Many of us wrestle with our response to the sufferings of the country and the world. What can we do in the face of poverty, disease, war, injustice, and environmental devastation? With the torrent of news, it is easy to despair, to become cynical or numb. Our psychologies tend to treat this as a personal problem, but it is not. We are all affected by the suffering of the world and need to find a way to work with it. This is a pressing problem for psychology. The Buddhist approach to this collective suffering is to turn toward it. We understand that genuine happiness and meaning will come through tending to suffering. We overcome our own despair by helping others to overcome theirs.
We might hear this and become afraid of being overwhelmed. Or our response might be confused with guilt, unworthiness, and our need for personal healing. Still, even though our motivation is mixed, we have to respond. And we can. It is simple. Each of us can contribute to the sanity of the world. We can tend to ourself and we can tend to others. In doing so we discover the role of the bodhisattva.
Every wisdom tradition tells us that human meaning and happiness cannot be found in isolation but comes about through generosity, love, and understanding. The bodhisattva, knowing this, appears in a thousand forms, from a caring grandmother to the global citizen.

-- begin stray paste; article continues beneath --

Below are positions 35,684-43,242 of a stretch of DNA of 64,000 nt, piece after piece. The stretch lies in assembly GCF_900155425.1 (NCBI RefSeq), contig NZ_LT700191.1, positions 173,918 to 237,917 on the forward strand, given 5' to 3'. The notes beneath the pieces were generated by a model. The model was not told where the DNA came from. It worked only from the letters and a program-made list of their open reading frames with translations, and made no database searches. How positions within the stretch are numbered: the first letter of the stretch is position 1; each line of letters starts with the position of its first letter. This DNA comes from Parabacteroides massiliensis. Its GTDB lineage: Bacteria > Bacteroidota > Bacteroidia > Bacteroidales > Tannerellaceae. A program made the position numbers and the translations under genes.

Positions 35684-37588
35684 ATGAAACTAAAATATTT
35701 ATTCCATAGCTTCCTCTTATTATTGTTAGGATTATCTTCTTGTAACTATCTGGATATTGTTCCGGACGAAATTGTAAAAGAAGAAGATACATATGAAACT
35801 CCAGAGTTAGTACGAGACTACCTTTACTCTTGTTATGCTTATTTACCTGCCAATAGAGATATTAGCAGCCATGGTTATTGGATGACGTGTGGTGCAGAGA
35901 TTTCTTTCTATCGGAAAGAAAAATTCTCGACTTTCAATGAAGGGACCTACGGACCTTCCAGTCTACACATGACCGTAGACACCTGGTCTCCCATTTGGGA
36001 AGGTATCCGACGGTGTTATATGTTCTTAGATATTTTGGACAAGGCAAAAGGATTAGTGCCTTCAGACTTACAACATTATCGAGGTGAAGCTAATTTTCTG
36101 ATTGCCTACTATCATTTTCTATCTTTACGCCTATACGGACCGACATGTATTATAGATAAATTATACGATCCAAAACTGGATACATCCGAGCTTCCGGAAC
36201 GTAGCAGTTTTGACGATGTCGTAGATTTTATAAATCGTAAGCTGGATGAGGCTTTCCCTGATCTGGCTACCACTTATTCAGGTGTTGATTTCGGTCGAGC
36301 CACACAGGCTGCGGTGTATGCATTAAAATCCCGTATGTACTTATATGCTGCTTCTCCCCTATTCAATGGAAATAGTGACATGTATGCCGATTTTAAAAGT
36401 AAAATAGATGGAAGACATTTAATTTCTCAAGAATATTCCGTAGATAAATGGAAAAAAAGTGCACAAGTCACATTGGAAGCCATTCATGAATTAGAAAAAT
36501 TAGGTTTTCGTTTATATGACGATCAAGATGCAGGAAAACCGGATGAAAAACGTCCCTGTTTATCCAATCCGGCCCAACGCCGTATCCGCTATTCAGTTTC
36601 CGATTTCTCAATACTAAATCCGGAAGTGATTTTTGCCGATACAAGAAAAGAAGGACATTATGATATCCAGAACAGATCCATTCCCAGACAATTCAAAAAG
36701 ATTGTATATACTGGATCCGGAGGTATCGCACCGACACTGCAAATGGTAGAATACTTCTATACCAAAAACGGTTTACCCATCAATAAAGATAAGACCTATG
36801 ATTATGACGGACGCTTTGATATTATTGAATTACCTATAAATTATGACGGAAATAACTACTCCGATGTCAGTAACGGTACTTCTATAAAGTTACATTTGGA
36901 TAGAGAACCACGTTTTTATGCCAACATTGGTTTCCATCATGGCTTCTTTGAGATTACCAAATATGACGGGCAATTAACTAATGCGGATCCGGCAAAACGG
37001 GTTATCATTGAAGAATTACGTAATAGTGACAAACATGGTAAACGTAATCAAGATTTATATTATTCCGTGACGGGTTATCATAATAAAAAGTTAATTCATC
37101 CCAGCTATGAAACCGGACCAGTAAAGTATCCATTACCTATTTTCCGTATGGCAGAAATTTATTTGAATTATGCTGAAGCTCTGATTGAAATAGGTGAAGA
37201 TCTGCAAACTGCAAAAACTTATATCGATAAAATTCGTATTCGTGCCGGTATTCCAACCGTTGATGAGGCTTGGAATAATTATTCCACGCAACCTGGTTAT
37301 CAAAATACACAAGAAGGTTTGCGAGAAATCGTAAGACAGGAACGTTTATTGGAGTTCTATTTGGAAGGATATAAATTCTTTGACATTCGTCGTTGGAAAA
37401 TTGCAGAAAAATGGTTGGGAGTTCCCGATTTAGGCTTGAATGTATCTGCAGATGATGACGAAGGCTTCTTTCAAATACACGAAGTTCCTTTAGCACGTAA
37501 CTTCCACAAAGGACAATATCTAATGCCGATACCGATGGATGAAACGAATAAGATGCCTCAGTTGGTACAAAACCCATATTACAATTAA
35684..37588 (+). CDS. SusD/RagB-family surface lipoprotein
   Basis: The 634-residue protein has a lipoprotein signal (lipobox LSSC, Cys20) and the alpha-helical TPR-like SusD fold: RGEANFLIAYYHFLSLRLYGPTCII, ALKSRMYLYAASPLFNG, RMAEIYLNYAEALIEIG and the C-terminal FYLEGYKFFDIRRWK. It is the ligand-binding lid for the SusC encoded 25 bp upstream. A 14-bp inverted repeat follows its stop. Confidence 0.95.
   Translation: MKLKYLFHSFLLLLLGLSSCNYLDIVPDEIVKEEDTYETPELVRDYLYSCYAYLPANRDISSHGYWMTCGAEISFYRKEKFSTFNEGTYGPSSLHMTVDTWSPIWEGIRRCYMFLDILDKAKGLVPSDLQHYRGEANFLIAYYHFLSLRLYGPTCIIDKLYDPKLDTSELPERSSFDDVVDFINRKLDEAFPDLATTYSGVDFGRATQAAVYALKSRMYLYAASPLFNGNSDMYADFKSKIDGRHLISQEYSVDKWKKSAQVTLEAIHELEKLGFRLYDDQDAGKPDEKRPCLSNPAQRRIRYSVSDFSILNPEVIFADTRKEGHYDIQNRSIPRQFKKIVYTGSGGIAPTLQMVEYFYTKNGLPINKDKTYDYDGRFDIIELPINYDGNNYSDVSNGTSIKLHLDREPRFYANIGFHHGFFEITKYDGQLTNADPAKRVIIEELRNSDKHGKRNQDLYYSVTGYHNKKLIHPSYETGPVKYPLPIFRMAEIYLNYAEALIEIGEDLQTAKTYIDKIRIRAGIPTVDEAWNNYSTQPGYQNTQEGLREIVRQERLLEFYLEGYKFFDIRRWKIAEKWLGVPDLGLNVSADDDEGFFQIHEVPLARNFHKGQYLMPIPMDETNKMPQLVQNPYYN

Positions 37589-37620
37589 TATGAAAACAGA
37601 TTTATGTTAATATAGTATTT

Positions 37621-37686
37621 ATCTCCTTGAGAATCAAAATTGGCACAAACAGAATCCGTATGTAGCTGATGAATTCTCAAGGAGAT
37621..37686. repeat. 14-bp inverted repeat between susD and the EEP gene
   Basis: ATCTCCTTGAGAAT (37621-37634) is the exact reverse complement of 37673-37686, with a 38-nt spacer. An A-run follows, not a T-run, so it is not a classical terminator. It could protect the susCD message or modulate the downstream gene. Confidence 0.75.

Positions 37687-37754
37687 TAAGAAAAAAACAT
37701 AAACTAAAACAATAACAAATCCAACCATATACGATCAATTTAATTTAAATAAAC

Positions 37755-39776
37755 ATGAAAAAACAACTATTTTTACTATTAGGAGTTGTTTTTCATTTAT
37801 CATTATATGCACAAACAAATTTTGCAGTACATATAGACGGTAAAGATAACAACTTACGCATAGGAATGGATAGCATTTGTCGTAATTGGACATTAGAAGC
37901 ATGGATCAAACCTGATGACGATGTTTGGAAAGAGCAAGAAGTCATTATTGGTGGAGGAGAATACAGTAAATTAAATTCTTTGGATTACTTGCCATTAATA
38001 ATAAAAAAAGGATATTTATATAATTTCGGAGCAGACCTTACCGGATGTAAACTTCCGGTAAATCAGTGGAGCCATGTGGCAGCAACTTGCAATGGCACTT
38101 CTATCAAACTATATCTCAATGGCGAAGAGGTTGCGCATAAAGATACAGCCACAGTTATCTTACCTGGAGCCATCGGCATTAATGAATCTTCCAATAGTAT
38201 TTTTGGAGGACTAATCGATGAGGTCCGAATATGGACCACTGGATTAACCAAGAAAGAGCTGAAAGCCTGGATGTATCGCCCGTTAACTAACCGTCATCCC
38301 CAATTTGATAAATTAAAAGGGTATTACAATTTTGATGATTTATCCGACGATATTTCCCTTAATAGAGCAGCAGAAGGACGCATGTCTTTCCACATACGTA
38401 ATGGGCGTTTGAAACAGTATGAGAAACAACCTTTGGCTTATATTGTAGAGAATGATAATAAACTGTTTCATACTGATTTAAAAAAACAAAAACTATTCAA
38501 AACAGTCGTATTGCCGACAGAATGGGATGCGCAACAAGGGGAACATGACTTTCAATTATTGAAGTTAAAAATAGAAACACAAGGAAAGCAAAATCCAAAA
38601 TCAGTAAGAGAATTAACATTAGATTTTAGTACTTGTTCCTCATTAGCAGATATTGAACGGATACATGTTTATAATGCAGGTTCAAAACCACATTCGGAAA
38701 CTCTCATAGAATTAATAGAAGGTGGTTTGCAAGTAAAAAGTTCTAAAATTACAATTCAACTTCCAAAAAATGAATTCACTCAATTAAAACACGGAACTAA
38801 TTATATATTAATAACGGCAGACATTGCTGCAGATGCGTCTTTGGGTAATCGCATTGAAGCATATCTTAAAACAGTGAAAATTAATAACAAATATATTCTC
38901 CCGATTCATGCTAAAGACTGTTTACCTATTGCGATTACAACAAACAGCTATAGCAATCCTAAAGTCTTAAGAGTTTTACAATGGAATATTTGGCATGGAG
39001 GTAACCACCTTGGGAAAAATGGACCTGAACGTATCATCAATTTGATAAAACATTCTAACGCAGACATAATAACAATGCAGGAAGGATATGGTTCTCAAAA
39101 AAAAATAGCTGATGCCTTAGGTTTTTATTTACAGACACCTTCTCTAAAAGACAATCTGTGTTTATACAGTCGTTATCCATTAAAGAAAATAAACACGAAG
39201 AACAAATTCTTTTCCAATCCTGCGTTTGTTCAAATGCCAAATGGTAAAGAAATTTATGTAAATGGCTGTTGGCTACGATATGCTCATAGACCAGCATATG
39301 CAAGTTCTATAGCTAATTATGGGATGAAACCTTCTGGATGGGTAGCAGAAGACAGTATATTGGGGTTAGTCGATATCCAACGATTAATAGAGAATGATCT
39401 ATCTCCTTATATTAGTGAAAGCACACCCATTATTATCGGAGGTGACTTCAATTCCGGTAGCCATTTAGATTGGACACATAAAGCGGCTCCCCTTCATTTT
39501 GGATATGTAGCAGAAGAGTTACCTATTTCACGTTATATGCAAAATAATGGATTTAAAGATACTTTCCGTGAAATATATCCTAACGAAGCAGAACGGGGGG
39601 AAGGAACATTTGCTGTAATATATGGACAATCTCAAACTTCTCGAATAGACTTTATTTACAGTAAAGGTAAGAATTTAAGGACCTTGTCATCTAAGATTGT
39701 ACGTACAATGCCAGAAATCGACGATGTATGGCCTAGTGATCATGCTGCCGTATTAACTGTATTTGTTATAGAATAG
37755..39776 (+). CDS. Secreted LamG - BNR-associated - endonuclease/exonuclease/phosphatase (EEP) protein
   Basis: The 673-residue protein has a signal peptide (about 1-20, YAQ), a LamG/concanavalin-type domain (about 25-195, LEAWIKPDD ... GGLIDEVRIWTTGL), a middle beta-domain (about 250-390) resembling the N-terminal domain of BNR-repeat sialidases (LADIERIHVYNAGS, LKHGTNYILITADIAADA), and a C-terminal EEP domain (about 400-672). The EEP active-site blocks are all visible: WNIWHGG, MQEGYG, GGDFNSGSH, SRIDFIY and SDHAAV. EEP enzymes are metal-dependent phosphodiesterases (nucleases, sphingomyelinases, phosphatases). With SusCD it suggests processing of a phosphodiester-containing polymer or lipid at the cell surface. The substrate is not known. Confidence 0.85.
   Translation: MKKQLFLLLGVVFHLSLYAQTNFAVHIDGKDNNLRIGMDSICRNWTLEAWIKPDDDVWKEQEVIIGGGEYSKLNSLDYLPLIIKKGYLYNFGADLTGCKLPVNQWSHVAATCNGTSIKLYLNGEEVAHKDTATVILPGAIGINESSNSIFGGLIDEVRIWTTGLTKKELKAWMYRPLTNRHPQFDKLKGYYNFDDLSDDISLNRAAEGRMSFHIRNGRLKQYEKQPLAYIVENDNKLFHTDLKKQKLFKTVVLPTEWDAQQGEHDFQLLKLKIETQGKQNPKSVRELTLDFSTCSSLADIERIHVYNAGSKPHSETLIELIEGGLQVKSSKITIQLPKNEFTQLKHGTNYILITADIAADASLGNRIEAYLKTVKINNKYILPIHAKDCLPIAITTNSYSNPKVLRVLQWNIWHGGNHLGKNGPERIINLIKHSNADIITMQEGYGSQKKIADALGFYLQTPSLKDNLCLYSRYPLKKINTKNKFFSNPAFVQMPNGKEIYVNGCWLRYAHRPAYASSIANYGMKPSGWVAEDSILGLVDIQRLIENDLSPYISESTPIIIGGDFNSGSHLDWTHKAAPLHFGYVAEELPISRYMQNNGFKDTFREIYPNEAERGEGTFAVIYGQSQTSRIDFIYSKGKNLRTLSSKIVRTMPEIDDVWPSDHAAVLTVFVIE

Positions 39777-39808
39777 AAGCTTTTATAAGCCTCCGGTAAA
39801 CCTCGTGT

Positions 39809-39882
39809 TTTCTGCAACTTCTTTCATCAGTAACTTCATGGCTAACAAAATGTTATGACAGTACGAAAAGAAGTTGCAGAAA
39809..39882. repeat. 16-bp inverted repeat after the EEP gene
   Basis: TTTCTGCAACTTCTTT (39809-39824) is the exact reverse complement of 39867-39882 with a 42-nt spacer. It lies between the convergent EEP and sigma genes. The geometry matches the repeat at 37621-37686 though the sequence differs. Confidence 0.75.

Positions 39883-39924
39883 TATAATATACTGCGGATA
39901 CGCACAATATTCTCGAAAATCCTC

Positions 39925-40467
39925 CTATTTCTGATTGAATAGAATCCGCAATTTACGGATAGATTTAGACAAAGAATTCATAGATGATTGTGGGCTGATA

Unless we understand this, we are split between caring for ourselves or caring for the troubles of the world. “I arise in the morning,” wrote essayist E.B. White, “torn between a desire to save the world and an inclination to savor it.” A psychology of interdependence helps to solve this dilemma. Through meditation we discover that the duality of inner and outer is false. Thus when Gandhi was lauded for all his work for India, he demurred, “I do not do this for India, I do this for myself.”
and for the inadequate honesty of all that is small and powerless……this is your moment for gentle warriorship….
inquiry for today~ what would it be like to slip into the day in tribal communion rather than surviving alone? not taking on the world, but being in it……
“I don’t feel very much like Pooh today,” said Pooh.
“There there,” said Piglet. “I’ll bring you tea and honey until you do.”